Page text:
STATEMENT OF CARD. JEAN-LOUIS TAURAN
Wednesday, 16 March 2005
I have the privilege of assuring you of the spiritual closeness of Pope John Paul II, as well as of the solidarity of the Catholic Church, some of whose distinguished representatives are also present with us today.
The building that we have inaugurated is, for the whole world a warning, a witness and an appeal. In acknowledging the immensity of Jewish suffering, we come face to face with the obligation to be vigilant, with the need to reject indifference and with the terrifying void of a world without God.
Pope John Paul II repeats once again this morning to all those who are willing to listen that when we remember the "horrible crime committed against the Jewish nation"1 , that was the Holocaust, we do so because "these terrible events are for contemporary men and women a summons to responsibility, in order to build our history".2
The Catholic Church, respecting the uniqueness of Judaism and remaining linked in faith to its heritage; teaches that there is no place or reason for the hatred of Jews. This would be a sin against God and humanity.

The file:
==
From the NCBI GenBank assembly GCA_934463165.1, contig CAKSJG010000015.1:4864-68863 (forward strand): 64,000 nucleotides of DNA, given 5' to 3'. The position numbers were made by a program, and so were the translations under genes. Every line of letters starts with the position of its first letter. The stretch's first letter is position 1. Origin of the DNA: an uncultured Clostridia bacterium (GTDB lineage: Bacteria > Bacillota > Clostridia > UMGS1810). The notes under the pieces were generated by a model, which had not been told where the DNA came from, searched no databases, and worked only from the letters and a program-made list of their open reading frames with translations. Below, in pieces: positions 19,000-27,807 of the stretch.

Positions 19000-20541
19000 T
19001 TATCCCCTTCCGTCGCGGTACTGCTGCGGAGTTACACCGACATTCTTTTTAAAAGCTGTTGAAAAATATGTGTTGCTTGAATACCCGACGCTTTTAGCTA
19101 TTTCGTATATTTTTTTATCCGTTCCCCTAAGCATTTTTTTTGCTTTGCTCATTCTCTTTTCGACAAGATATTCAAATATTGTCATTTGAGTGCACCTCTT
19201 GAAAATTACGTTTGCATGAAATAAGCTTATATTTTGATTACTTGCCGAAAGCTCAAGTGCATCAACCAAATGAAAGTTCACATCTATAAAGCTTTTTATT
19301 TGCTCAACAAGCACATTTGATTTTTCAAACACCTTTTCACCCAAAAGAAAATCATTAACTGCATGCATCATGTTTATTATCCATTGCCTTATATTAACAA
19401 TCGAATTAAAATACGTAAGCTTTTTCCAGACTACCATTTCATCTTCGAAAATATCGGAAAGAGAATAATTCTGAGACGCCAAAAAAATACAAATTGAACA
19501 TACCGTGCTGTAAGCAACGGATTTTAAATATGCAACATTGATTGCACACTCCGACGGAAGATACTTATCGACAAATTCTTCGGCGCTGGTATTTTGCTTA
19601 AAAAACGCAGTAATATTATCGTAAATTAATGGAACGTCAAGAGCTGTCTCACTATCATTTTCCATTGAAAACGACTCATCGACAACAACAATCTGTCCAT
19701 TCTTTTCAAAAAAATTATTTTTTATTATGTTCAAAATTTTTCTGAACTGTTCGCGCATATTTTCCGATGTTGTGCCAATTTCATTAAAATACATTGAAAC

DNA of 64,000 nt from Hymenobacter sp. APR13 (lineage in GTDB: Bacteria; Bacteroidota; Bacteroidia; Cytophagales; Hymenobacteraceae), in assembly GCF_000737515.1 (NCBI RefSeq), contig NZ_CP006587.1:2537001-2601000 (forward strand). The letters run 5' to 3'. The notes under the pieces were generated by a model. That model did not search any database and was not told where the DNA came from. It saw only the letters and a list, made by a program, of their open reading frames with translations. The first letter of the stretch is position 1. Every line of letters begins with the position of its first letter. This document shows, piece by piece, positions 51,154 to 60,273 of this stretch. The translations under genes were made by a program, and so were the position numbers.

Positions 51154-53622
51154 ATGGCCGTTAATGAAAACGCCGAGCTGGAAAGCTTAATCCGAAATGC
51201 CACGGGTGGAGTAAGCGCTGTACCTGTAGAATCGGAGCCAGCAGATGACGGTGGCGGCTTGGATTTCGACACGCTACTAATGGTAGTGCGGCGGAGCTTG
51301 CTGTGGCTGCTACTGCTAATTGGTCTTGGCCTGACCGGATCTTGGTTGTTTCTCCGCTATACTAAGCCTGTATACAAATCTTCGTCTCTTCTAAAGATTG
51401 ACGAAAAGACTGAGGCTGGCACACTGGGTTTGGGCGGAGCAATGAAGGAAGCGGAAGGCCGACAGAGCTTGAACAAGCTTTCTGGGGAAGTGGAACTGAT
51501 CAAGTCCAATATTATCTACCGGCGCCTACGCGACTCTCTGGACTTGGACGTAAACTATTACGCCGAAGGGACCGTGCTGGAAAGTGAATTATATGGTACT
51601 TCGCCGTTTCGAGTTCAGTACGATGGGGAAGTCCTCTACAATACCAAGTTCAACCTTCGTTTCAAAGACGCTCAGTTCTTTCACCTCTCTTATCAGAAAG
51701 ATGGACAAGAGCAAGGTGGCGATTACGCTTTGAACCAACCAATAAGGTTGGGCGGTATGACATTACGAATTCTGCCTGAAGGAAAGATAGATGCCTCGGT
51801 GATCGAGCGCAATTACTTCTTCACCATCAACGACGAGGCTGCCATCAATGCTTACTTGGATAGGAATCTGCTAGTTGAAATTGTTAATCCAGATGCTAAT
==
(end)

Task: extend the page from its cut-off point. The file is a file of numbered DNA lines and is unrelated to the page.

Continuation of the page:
May the words of the Psalmist resonate in this Holy Land, the same words which may have sustained in their torment many of those whom we are mourning today: "As a father has compassion for his children, so the LORD has compassion for those who fear him. For he knows how we were made...The steadfast love of the LORD is from everlasting to everlasting...!" (Ps 103: 13; 17). If the worst can always come forth from the heart of man, so can the good always equally be made manifest. It is for this reason that we are here today.
1Meeting with the representatives of the Jewish community, Warsaw, June 13, 1991.
2Message for the celebration of the 60° Anniversary of the liberation or the concentration camp of Auschwitz-Birkenau, January 15, 2005.